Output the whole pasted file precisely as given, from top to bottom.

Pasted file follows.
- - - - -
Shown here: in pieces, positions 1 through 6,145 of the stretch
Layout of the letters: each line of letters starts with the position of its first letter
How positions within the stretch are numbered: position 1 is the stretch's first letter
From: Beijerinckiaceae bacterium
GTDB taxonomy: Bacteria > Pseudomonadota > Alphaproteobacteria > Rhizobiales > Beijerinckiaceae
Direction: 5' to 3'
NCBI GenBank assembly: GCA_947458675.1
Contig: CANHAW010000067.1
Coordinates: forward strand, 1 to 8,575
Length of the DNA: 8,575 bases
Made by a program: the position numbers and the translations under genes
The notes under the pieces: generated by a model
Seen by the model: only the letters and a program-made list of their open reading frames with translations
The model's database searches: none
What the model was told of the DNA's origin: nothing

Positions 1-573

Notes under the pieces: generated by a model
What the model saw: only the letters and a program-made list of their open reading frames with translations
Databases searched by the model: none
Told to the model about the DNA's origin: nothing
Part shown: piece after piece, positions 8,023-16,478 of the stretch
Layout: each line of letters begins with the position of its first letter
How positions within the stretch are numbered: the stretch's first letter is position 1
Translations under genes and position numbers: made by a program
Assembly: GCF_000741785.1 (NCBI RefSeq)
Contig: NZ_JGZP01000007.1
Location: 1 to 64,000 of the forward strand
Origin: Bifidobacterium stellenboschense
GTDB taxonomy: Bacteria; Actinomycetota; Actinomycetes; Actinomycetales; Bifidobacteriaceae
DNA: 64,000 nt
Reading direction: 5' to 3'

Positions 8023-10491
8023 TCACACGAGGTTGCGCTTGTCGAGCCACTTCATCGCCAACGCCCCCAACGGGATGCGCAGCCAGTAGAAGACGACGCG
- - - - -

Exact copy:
Shown here: in pieces, positions 1 through 6,145 of the stretch
Layout of the letters: each line of letters starts with the position of its first letter
How positions within the stretch are numbered: position 1 is the stretch's first letter
From: Beijerinckiaceae bacterium
GTDB taxonomy: Bacteria > Pseudomonadota > Alphaproteobacteria > Rhizobiales > Beijerinckiaceae
Direction: 5' to 3'
NCBI GenBank assembly: GCA_947458675.1
Contig: CANHAW010000067.1
Coordinates: forward strand, 1 to 8,575
Length of the DNA: 8,575 bases
Made by a program: the position numbers and the translations under genes
The notes under the pieces: generated by a model
Seen by the model: only the letters and a program-made list of their open reading frames with translations
The model's database searches: none
What the model was told of the DNA's origin: nothing

Positions 1-573

Notes under the pieces: generated by a model
What the model saw: only the letters and a program-made list of their open reading frames with translations
Databases searched by the model: none
Told to the model about the DNA's origin: nothing
Part shown: piece after piece, positions 8,023-16,478 of the stretch
Layout: each line of letters begins with the position of its first letter
How positions within the stretch are numbered: the stretch's first letter is position 1
Translations under genes and position numbers: made by a program
Assembly: GCF_000741785.1 (NCBI RefSeq)
Contig: NZ_JGZP01000007.1
Location: 1 to 64,000 of the forward strand
Origin: Bifidobacterium stellenboschense
GTDB taxonomy: Bacteria; Actinomycetota; Actinomycetes; Actinomycetales; Bifidobacteriaceae
DNA: 64,000 nt
Reading direction: 5' to 3'

Positions 8023-10491
8023 TCACACGAGGTTGCGCTTGTCGAGCCACTTCATCGCCAACGCCCCCAACGGGATGCGCAGCCAGTAGAAGACGACGCG